The original designation, from which the contemporary Danish name derives, was Køpmannæhafn, meaning merchants harbour, the literal English translation would be Chapmans haven. The English name for the city was adapted from its Low German name, the abbreviations Kbh. or Kbhvn are often used in Danish for København, and kbh. for københavnsk. The chemical element hafnium is named for Copenhagen, where it was discovered, the bacterium Hafnia is named after Copenhagen, Vagn Møller of the State Serum Institute in Copenhagen named it in 1954. Excavations in Pilestræde have led to the discovery of a well from the late 12th century, the remains of an ancient church, with graves dating to the 11th century, have been unearthed near where Strøget meets Rådhuspladsen
Germany, officially the Federal Republic of Germany, is a federal parliamentary republic in central-western Europe. It includes 16 constituent states, covers an area of 357,021 square kilometres, with about 82 million inhabitants, Germany is the most populous member state of the European Union. After the United States, it is the second most popular destination in the world. Germanys capital and largest metropolis is Berlin, while its largest conurbation is the Ruhr, other major cities include Hamburg, Cologne, Stuttgart, Düsseldorf and Leipzig. Various Germanic tribes have inhabited the northern parts of modern Germany since classical antiquity, a region named Germania was documented before 100 AD. During the Migration Period the Germanic tribes expanded southward, beginning in the 10th century, German territories formed a central part of the Holy Roman Empire. During the 16th century, northern German regions became the centre of the Protestant Reformation, in 1871, Germany became a nation state when most of the German states unified into the Prussian-dominated German Empire.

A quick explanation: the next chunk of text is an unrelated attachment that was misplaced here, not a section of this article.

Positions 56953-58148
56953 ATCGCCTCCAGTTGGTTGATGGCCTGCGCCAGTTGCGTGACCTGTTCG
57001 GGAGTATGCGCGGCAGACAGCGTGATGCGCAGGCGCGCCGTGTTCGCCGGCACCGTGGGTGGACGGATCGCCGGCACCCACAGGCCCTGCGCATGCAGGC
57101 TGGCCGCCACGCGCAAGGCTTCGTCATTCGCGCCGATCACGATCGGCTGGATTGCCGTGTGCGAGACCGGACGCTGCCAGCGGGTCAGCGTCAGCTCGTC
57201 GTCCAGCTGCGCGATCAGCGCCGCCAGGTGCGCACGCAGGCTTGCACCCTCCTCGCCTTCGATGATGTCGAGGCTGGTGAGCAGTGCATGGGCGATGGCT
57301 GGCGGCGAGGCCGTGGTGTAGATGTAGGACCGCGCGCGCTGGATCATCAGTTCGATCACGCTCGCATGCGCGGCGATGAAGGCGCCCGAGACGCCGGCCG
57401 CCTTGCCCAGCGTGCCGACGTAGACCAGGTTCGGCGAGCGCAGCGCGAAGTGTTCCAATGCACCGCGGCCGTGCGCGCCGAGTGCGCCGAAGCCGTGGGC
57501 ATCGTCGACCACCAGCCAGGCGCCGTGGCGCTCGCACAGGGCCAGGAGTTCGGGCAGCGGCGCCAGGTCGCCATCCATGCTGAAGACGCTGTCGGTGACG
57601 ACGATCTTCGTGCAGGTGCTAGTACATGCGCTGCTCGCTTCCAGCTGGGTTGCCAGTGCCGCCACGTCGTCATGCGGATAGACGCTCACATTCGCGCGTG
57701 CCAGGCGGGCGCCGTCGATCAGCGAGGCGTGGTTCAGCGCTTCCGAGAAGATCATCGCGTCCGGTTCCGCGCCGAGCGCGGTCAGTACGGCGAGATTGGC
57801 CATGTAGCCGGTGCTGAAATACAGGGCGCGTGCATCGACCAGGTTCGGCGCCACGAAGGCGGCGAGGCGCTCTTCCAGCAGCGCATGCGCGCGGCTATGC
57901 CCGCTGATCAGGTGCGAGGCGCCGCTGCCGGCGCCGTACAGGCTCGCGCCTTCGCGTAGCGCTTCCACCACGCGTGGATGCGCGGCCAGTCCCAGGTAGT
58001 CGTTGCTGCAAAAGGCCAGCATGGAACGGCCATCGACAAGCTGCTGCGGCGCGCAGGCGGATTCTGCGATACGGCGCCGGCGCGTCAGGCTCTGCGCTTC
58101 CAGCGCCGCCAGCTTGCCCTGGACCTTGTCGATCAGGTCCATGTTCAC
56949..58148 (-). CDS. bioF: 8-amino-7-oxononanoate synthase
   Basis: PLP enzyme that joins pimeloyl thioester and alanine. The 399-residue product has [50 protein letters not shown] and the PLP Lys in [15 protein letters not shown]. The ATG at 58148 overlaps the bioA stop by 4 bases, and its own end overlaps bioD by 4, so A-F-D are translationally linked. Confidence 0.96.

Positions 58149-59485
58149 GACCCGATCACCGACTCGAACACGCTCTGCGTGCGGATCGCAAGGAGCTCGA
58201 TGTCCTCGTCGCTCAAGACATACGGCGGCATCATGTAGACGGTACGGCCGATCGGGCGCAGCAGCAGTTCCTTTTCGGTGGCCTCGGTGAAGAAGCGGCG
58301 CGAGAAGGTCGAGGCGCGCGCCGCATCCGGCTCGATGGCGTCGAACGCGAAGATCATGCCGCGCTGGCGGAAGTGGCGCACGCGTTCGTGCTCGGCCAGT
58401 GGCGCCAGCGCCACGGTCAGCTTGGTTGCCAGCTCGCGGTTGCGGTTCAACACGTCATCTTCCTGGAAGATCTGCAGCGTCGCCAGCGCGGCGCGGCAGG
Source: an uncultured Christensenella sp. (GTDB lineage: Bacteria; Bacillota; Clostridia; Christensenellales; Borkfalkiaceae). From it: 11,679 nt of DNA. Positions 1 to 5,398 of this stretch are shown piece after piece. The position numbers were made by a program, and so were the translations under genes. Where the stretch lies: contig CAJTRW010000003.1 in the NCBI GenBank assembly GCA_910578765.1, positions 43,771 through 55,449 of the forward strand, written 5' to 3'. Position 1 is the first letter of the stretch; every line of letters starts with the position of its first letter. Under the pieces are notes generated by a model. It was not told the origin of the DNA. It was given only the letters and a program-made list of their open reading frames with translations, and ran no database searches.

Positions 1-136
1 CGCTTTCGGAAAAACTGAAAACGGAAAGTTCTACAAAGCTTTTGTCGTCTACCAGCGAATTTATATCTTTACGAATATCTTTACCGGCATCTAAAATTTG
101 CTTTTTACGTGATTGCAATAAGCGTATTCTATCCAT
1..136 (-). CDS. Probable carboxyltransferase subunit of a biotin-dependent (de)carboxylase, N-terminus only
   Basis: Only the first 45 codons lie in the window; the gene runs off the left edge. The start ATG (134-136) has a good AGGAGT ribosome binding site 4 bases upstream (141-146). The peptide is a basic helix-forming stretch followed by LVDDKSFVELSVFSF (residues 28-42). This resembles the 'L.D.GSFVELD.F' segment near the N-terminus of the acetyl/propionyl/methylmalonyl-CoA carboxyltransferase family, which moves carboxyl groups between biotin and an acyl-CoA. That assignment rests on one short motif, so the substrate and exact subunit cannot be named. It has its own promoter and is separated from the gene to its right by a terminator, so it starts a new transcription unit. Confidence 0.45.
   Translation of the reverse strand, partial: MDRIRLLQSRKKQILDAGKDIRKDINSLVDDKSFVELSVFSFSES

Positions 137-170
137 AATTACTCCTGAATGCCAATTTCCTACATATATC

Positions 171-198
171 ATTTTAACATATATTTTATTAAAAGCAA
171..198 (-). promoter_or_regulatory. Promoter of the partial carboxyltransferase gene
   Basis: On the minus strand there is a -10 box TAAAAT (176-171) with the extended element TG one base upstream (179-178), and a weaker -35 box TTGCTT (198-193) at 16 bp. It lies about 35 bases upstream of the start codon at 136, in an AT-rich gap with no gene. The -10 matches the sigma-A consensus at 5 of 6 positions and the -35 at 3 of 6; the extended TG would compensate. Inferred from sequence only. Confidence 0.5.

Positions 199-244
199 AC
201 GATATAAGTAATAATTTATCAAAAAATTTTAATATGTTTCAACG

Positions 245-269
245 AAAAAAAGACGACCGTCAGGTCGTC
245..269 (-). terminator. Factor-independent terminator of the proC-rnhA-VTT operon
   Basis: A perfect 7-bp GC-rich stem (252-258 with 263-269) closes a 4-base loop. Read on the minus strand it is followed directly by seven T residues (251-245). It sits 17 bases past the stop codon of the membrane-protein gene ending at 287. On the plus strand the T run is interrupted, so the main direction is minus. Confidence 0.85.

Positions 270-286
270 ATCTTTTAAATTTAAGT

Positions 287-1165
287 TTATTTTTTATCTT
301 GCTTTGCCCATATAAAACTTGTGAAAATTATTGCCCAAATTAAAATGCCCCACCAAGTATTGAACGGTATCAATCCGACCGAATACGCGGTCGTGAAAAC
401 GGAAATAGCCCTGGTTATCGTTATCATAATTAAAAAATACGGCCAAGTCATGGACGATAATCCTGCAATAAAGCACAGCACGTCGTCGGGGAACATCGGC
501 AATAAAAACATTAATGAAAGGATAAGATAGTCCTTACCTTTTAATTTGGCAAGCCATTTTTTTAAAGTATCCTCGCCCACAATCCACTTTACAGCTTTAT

After World War I and the German Revolution of 1918–1919, the Empire was replaced by the parliamentary Weimar Republic, the establishment of the national socialist dictatorship in 1933 led to World War II and the Holocaust. After a period of Allied occupation, two German states were founded, the Federal Republic of Germany and the German Democratic Republic, in 1990, the country was reunified. In the 21st century, Germany is a power and has the worlds fourth-largest economy by nominal GDP. As a global leader in industrial and technological sectors, it is both the worlds third-largest exporter and importer of goods. Germany is a country with a very high standard of living sustained by a skilled. It upholds a social security and universal health system, environmental protection. Germany was a member of the European Economic Community in 1957. It is part of the Schengen Area, and became a co-founder of the Eurozone in 1999, Germany is a member of the United Nations, NATO, the G8, the G20, and the OECD.
The national military expenditure is the 9th highest in the world, the English word Germany derives from the Latin Germania, which came into use after Julius Caesar adopted it for the peoples east of the Rhine. This in turn descends from Proto-Germanic *þiudiskaz popular, derived from *þeudō, descended from Proto-Indo-European *tewtéh₂- people, the discovery of the Mauer 1 mandible shows that ancient humans were present in Germany at least 600,000 years ago. The oldest complete hunting weapons found anywhere in the world were discovered in a mine in Schöningen where three 380, 000-year-old wooden javelins were unearthed